Admittedly, looking for areas where the Montreal Canadiens need to improve against the Tampa Bay Lightning in their first-round series is like begging for spare change while wearing a flashy suit and tie. You’re bound to get a whole lot of nothing and maybe a few dirty stares.
It’s to be expected, though, after the Habs were able to not just steal home-ice advantage but also rob the Lightning blind of it by taking not one but two games to open the series. One can even make a case that Montreal didn’t steal anything as much as take it with authority.
They followed up a near perfect road effort in Game 1, in which they outshot Tampa 44-25, with arguably an even greater defensive effort in Game 2, giving up just a single goal. Carey Price, who looked just OK in Game 1, also rebounded nicely.
They’re also doing it at the other end of the ice, getting goals at even strength after scoring just 136 times five-on-five (26th in the league) all season. Already, they’ve scored as many times as they did in five games against the Ottawa Senators last spring.
Hell, when even Rene Bourque is actively finding ways to get on the scoreboard—twice in one game (!)—you know things are going well. When Montreal’s power play is clicking—finally—after just plain not in the final eight games of the season...well, when all these things are happening at once, this team looks damn near unstoppable.
So, that’s why saying the Habs can stand to improve is nitpicky at the very least and likely to be thought of as grasping at straws to find something wrong with the team by the majority of readers here. But bear with me.
In Game 1, the Habs twice went up by a goal in the third period, but had to win in overtime. Two days later, with the Habs up 2-0 in Game 2, they had a chance to put the game away midway through the third period when Alex Killorn got called for holding—or, more accurately, manhandling, or, much more accurately, half-manhandling—David Desharnais. However, despite them throwing everything but the kitchen sink at the Lightning net, nothing stuck.
Again, this isn’t meant to deride the power play. Really, after they finally got one on the man advantage on a beautiful redirect by Desharnais to open the scoring, Montreal’s special teams were working like a well-oiled machine. The power play looked incredible in all honesty, doing absolutely everything but scoring to bury Tampa and go up 3-0.
However, the Habs let that opportunity slip away.
Instead, they had to rely on second-rate goaltending by Anders Lindback soon thereafter, when Brendan Gallagher scored on a solo effort from an ugly angle, effectively chasing him from the Tampa net. Then Bourque scored his second, preying on a cold Kristers Gudlevskis to put the game on even colder ice.
It’s kind of pointless to play the “would’ve, could’ve” game and argue that if Ben Bishop had been in net, neither of those goals would have gone in, because he wasn’t. He also seems quite a ways away from returning, so Tampa will just have to deal with the quality of goaltending it's been getting up to this point.
However, as opportunistic as Gallagher and Bourque were to capitalize on flawed goaltending, the team as a whole lacked that killer instinct. And that’s been a problem all year long. Truth be told, it's a problem that goes back years, plural: Montreal’s inability to close out games properly.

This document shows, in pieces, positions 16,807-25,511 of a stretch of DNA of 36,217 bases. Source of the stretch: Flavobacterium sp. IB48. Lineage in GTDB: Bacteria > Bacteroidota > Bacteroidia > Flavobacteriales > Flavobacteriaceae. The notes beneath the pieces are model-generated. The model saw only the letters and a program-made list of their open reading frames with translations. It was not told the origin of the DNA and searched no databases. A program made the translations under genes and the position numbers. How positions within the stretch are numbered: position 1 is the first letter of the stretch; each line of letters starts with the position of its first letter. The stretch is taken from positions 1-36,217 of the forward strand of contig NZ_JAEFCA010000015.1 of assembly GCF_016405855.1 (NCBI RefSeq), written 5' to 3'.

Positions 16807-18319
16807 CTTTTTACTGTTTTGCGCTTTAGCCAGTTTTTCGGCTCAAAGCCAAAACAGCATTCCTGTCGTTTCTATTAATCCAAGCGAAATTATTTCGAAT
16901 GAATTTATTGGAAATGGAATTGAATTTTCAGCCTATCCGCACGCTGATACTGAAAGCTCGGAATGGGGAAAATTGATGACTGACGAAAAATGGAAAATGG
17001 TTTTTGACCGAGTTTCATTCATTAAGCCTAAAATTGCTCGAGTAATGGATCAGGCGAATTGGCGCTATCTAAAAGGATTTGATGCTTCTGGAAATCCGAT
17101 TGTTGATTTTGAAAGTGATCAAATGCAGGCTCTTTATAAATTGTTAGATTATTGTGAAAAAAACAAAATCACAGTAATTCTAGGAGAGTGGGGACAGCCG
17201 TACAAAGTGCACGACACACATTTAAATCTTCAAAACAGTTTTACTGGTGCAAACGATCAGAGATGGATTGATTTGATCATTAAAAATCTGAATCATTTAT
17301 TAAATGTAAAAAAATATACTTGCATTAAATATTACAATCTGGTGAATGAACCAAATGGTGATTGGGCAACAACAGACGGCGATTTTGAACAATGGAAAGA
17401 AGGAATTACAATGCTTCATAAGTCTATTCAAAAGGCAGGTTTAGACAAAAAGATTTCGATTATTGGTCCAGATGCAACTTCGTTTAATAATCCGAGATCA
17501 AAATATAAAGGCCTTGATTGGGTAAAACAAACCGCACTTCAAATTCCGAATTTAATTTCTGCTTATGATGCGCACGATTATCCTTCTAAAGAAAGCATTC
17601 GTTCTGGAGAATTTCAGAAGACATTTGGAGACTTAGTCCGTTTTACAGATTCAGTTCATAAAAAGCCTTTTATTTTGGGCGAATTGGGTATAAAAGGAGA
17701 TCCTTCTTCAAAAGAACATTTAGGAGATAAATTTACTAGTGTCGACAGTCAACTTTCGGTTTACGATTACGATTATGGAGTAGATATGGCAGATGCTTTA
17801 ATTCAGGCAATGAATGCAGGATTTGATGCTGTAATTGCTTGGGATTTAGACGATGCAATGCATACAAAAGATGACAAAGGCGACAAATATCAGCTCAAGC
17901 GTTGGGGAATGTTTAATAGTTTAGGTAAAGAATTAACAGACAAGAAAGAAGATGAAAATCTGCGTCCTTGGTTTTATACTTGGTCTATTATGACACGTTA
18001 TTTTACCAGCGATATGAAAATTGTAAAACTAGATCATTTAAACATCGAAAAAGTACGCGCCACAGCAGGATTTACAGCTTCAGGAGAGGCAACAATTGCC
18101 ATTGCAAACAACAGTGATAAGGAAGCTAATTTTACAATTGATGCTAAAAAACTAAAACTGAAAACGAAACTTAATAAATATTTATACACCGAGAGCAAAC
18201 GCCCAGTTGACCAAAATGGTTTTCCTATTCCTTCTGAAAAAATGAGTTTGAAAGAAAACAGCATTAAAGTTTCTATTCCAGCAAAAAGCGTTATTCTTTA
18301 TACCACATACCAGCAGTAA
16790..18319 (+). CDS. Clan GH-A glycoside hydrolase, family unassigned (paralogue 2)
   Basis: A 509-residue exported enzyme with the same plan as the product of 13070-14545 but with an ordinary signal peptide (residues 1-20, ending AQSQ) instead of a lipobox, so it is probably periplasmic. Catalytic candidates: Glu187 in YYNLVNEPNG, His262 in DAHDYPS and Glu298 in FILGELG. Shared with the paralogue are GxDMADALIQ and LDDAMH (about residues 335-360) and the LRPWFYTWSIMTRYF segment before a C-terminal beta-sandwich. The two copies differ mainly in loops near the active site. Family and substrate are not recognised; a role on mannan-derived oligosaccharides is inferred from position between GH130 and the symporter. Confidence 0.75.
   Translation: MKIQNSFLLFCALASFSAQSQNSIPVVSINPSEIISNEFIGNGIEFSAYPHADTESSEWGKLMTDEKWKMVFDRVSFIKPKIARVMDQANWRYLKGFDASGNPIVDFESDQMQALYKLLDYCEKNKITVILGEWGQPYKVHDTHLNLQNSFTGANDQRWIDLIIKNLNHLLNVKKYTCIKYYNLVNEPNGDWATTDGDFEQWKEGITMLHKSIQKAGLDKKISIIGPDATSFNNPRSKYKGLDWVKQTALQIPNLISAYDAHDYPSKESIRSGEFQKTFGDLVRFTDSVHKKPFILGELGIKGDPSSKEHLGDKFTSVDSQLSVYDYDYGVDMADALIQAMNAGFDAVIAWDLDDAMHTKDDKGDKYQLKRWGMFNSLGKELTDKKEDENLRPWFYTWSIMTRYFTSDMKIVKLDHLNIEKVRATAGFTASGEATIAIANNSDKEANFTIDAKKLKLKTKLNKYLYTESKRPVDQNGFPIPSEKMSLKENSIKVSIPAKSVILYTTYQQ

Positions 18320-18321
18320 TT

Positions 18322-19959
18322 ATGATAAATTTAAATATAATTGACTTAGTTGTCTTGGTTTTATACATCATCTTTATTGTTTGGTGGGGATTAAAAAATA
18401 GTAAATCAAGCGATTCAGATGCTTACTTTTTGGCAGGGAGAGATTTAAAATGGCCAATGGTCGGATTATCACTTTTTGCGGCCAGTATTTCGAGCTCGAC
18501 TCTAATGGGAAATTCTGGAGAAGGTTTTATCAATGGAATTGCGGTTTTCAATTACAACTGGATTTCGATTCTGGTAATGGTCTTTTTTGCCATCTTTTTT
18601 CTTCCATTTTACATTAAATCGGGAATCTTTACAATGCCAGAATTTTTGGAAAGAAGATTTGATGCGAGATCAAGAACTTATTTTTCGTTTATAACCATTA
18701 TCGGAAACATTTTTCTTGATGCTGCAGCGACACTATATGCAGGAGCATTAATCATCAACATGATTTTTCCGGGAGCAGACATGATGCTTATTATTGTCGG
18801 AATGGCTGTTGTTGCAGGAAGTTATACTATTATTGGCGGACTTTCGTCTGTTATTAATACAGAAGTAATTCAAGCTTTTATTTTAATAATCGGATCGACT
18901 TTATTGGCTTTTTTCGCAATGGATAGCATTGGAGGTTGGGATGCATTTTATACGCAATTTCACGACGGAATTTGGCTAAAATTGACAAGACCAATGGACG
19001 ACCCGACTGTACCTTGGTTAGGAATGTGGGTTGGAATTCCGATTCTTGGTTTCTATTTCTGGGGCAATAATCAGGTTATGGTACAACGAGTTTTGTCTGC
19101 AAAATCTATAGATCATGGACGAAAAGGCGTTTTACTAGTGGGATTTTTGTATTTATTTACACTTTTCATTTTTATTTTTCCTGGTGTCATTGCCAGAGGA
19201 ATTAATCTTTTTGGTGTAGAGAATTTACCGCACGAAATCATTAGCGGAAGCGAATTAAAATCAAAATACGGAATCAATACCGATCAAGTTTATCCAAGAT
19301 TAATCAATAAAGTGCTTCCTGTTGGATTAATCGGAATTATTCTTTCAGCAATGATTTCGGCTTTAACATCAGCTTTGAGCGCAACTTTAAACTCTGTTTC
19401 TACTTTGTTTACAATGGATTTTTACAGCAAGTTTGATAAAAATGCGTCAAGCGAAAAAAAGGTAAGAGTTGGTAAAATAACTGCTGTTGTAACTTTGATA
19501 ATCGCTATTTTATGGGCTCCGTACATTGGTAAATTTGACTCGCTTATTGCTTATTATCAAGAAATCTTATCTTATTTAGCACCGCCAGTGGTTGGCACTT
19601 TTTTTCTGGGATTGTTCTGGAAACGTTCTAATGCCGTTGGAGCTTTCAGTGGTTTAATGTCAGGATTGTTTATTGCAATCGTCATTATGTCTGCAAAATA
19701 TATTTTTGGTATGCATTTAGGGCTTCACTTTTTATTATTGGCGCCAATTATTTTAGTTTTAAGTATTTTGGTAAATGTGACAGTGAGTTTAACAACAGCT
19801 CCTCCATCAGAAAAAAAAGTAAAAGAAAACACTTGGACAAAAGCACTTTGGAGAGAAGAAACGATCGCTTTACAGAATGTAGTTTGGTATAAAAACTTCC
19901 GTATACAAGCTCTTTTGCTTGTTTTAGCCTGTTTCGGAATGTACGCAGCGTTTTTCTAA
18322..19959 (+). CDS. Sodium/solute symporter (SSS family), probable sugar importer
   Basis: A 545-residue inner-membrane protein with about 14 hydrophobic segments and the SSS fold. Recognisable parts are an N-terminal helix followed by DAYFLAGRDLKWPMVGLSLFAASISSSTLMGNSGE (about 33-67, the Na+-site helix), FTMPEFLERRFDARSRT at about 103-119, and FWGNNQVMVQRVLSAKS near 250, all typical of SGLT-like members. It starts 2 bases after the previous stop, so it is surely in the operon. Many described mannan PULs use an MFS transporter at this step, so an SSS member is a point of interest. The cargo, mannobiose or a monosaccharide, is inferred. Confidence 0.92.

Nobody’s going to sit here and say with a straight face that the all the pressure is on Montreal now, because it’s simply not true. It’s Tampa that’s in the unenviable, must-win position entering Game 3. And it’s the Habs who are in quite a relatively unique, impressive one, having won two road games to open up the series.
It’s only relatively unique, though, because they have been here before, and recently too. Since the 2004-05 lockout, the Habs have held two-game leads twice as the lower seed. Back in 2005-06 against the Carolina Hurricanes and in 2010-11 against the Boston Bruins, both times in the first round. Care to guess how those series turned out?
Of course not, because if you’re on this site, as a Habs fan, you probably already know. Montreal ultimately lost both series, with both opponents going on to win the Stanley Cup. That last fact is probably of little solace to you. It probably even twists the knife in a little deeper, as time doesn’t necessarily heal old wounds.
It isn’t all bad, though, because Montreal can learn from the embarrassment, shame and heartbreak from both of those series and put it to good use here.
Nothing is guaranteed, but one has to assume that if the Habs are able to play as well as they have up until this point, they’ll be OK. After all, back in 2011, Montreal was arguably only able to jump out to the 2-0 series lead and eventually force seven games because of Price. Back in 2006, he wasn’t even Montreal’s goaltender. It was Cristobal Huet (and that didn't turn out that hot, with Cory Stillman scoring a series-winning goal on a very stoppable shot).
Meanwhile, in the here and now, they’ve played a dominant team game, even holding a 55.9 percent edge in Fenwick close in all situations, according to stats compiled by Extra Skater. Five-on-five, they only had a 47.9 percent rating during the regular season.
Whether or not this level of play is sustainable is up for debate, but fans will find out Sunday night when the two teams take to the Bell Centre ice for Game 3 at 7 p.m. ET. The Habs will undoubtedly show up to the game in suits and ties, and they’d better realize now that nothing will be handed to them come puck drop. Otherwise, they might just lose their stranglehold on this series and maybe the whole entire thing if they’re not careful.
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